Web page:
Life was not easy for the Grants; he seemed to be unable to succeed at anything that was nonmilitary-farming or working in his father's leather goods shop-and the family was often nearly destitute. Through all the hard times, though, the bonds of affection between Ulysses and Julia and between them and their four children remained strong. Then the Civil War broke out, and Ulysses returned to the army. Though a disaster for the rest of the nation, it brought an end to the Grants' financial difficulties and led them to the White House.--Diana Dixon Healy--What impressed me most about Julia Grant was her strong bond with her husband and family. She had faith that Ulysses would be successful some day, when no one else did.
Although Ulysses was unsatisfied at work, he was content with life at home. Julia Grant was gifted with a cheerful, optimistic nature. She created a home atmosphere that was relaxed and lighthearted. Economic hardship had not changed her happy personality or shaken her faith in her husband.--Christine A. Fitz-GeraldFACTS:
--She was born on January 26, 1826 in St. Louis, Missouri. She was the 5th of 8 children.
--Her family was wealthy, and they owned 2 homes, along with some slaves. A country home called White Haven and a city home in St. Louis. Julia was sent to boarding school at the age of 10 until she was 17 when she returned to White Haven.
--Julia's brother was roommates with Ulysses at West Point. They fell in love and wanted to marry, but her father didn't approve. He said that if they still wanted to get married after waiting 2 years, he would allow it. Ulysses ended up fighting in the Mexican war, so the 2 years ended up becoming 4 years. They finally married on August 22, 1848. Ulysses's family didn't come to the wedding because they objected to him marrying into a family that owned slaves.
--Ulysses was lonely in the military having to be away from his family so often. He decided to retire and come home. This led to a lot of struggles for the Grant family. They had a home called Hardscrabble, but in 1857 all their crops failed and Julia's mother died.
--They tried real estate, but that failed as well. So, they moved to Galena, Illinois.
--In 1860 the Civil War started and Ulysses was once again back in the military. In August, he was promoted to general. Julia often visited Ulysses during the war, sometimes with her children, and sometimes alone.
--Once, Julia was almost kidnapped by confederate soldiers on a visit.
--She dealt with criticism from numerous places. Her father supported the south during the war and was very upset that his son-in-law was fighting for the north. Julia was upset about all the criticism of her husband in the newspapers as well.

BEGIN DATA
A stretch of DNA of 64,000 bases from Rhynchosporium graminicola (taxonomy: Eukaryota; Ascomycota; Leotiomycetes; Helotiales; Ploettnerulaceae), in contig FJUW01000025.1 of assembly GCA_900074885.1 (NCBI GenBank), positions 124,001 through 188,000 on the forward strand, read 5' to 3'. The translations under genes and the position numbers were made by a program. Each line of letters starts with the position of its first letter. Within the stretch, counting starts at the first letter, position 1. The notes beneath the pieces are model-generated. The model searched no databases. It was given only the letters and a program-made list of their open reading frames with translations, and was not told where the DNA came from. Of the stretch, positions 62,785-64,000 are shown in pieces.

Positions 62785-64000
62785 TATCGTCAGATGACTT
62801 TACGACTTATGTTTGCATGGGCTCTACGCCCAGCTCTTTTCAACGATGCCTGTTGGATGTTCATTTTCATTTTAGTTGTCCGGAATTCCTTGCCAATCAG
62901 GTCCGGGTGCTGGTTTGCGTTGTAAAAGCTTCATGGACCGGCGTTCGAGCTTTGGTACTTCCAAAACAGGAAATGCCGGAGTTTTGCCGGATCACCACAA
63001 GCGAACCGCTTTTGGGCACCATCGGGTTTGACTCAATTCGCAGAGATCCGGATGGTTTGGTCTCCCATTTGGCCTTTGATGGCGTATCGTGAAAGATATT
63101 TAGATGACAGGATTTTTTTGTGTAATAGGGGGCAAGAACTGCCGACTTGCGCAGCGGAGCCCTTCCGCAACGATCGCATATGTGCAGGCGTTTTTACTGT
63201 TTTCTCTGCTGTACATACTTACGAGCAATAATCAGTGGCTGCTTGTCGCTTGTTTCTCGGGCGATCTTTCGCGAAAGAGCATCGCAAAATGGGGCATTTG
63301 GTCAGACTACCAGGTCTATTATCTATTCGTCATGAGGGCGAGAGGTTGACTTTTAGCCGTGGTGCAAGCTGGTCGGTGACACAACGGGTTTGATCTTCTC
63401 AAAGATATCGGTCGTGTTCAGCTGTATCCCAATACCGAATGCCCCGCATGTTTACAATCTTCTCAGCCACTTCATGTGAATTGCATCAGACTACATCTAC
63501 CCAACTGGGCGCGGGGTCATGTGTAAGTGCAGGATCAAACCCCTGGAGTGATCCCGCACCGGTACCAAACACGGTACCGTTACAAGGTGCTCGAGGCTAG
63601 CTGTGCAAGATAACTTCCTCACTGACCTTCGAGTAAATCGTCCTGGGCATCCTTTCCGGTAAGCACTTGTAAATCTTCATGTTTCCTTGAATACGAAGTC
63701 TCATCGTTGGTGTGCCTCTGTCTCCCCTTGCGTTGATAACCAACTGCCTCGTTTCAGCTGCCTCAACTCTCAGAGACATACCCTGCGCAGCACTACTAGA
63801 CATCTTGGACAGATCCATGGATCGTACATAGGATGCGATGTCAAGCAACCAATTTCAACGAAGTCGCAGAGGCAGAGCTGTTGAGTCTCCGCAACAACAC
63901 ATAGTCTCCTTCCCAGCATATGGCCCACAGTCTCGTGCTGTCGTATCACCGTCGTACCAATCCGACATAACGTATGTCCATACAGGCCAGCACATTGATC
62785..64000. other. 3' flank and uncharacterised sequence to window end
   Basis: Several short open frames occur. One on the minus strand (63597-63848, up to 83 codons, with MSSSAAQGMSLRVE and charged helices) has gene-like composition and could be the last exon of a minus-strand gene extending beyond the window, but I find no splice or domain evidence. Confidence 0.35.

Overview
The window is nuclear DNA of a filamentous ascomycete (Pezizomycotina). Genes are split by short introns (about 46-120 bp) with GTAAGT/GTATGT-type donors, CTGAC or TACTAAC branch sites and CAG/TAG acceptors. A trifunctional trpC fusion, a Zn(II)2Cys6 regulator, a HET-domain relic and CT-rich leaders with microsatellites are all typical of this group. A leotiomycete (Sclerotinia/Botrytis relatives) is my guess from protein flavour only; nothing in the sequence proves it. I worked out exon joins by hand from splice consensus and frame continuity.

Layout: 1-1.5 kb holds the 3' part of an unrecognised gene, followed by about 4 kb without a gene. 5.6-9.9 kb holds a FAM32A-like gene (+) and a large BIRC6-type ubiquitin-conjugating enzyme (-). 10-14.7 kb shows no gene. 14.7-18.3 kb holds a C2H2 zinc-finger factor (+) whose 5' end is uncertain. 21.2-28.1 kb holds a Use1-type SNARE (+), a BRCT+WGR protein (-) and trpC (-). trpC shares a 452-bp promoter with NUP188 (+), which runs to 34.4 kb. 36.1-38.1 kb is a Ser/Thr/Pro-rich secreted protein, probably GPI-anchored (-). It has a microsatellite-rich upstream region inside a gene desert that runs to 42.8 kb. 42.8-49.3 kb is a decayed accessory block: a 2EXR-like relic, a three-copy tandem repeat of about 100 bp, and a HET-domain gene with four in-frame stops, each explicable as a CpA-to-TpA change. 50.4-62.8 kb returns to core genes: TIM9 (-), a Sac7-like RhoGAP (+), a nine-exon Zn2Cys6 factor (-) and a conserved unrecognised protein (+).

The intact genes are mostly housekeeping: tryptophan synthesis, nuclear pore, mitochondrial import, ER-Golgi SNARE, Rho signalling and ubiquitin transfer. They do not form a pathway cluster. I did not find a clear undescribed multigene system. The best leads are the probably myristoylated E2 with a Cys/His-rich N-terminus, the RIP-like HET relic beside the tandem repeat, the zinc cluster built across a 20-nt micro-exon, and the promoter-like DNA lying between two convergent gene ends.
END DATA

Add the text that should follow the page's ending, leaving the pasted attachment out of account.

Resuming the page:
--Yet, despite his critics, Lincoln was impressed with Ulysses and promoted him to general-in-chief of the Union armies in March of 1864.
--Julia had always known that Ulysses could accomplish a position such as this and was very happy. They would be famous from this point on for the rest of their lives.
--Mary Lincoln did not like Julia, thus they did not get along well at all. It was because of this that the Grants didn't join the Lincolns at Ford's Theatre the night Lincoln was assassinated.
--The Grants were so popular that the presidency was almost a given, and Ulysses was elected president in 1868 and served 2 terms. Julia enjoyed being first lady immensely. She redecorated the White House, since it had fallen into disrepair during the war.
--The Grants' daughter Nellie was married in the White House in May of 1874.
--Both of Grant's terms in the White house were marred by corruption. While Ulysses was honest, many of the men he appointed were dishonest and greedy. He may have excelled in the military, but he wasn't necessarily equipped to be president.
--After the White House, the Grants traveled around the world from 1877-1879, making Julia the first former first lady to do this. They were treated like royalty wherever they went.
--They then settled in a mansion in New York City. Yet, because of a bad business deal, they ended up losing most of their fortune.
--In 1884, Ulysses got throat cancer and was dying. He scrambled to finish his memoirs so that Julia would be taken care of after his death. He finished within weeks of his death on July 23, 1885 at the age of 63.
--His memoirs brought in a lot of money and Julia was well taken care of until her death on December 14, 1902 at the age of 76. She wrote her own memoirs, but they weren't published until many years later in 1975.
My Julia Grant Books:
-Julia Dent Grant--Christine A. Fitz-Gerald
-The Personal Memoirs of Julia Dent Grant: Mrs. Ulysses S. Grant
-America's First Ladies--Diana Dixon Healy
-First Ladies--Betty Boyd Caroli
-First Ladies of the White House--Nancy J. Skarmeas